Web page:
Last night I attempted to login to MySpace to accept a friend request, but the system wouldn’t let me in. When I attempted again this morning, I noticed that the site had added CAPTCHA (a type of challenge-response test used in computing to determine whether or not the user is human). This form of security only cuts down on spammers, and unfortunately won’t help MySpace and its parent company, News Corp., with some larger issues that have surfaced recently.
The families of four teenage girls in Ohio, South Carolina, New York, and Texas, filed lawsuit against News Corp. and MySpace after their daughters were sexually abused by adults who they reportedly met on the social networking site. The suits allege negligence, recklessness, fraud, and negligent misrepresentation and the families seek millions of dollars in monetary damages.
In response, MySpace is developing “Zephyr,” a tool to help parents track their kids behavior on MySpace. The tool, as reported by the Miami Herald and other news outlets, will alert parents of the username, age, and location a child lists on personal MySpace pages. But the tool will not let parents see password-protected profiles or any communications they have with friends.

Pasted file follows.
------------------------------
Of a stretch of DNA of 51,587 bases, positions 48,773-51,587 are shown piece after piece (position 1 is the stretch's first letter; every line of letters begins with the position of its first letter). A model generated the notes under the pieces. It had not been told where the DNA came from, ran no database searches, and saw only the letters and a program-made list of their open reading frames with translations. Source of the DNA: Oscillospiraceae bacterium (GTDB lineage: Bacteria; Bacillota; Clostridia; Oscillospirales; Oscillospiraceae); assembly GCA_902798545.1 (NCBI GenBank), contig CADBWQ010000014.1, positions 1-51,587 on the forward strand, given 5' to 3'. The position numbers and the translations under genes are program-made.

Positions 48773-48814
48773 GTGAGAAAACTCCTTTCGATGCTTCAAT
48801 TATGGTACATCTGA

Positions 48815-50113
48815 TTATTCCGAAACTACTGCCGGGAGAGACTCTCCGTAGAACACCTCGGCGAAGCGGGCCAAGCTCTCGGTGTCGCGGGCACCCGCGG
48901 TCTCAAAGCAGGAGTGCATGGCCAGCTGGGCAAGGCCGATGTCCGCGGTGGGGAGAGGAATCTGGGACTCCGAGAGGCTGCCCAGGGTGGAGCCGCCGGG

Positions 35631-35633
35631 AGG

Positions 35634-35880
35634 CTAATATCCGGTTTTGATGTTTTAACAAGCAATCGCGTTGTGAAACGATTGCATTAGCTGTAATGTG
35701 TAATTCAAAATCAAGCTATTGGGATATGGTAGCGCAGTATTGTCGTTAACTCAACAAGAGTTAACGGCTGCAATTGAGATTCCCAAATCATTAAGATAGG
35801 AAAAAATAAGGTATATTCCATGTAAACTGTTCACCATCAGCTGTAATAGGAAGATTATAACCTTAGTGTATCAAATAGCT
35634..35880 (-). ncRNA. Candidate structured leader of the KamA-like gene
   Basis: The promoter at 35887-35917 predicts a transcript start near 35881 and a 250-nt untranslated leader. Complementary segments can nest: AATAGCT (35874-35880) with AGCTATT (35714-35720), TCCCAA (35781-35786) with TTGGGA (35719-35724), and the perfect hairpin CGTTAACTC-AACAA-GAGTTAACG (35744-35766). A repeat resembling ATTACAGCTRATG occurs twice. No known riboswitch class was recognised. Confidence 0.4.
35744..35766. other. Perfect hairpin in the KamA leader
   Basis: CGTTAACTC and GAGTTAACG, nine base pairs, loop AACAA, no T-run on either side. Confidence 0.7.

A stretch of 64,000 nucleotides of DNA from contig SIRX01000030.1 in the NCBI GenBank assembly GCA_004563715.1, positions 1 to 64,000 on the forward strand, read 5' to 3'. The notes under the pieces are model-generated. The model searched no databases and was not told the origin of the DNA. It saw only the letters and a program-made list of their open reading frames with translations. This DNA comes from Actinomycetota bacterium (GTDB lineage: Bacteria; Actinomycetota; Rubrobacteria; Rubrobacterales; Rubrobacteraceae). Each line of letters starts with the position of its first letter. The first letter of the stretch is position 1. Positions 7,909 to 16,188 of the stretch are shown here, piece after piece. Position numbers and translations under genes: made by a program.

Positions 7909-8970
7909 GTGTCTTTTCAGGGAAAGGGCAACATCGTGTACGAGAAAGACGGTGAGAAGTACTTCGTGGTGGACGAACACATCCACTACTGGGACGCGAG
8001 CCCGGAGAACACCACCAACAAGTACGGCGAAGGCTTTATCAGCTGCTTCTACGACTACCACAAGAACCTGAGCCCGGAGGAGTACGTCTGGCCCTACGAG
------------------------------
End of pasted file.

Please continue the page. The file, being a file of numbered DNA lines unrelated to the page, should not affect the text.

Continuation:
MySpace has also expanded its educational efforts and partnerships with law enforcement. There are also now restrictions on how adults contact youth on the site, and tools are in development to identify profiles created by convicted sex offenders.
Linda Criddle, author of Look Both Ways calls MySpace’s safety procedures “feeble,” according to Webuser.
“This ‘safety initiative’, like other recently announced MySpace safety initiatives, is focused on getting more advertising dollars and seeming to comply with US government concerns. MySpace isn’t actually trying to protect consumers in any holistic fashion. If there is no authentication that it will be the parents – and only the parents – who can view the information on a child there is potentially more, rather than less risk”
As for MySPace blocking known sexual predators from creating accounts on the site, Criddle had this to say:
“The only thing the sexual predator email list will do is help MySpace dodge real accountability for monitoring the safety of their site.”
MySpace’s attempts may in fact be feeble. With teenagers moving from one social network to another at lightning speed, doesn’t it seem like there should be an industry standard in place to protect them when they’re on any site like MySpace, Facebook, or Xanga?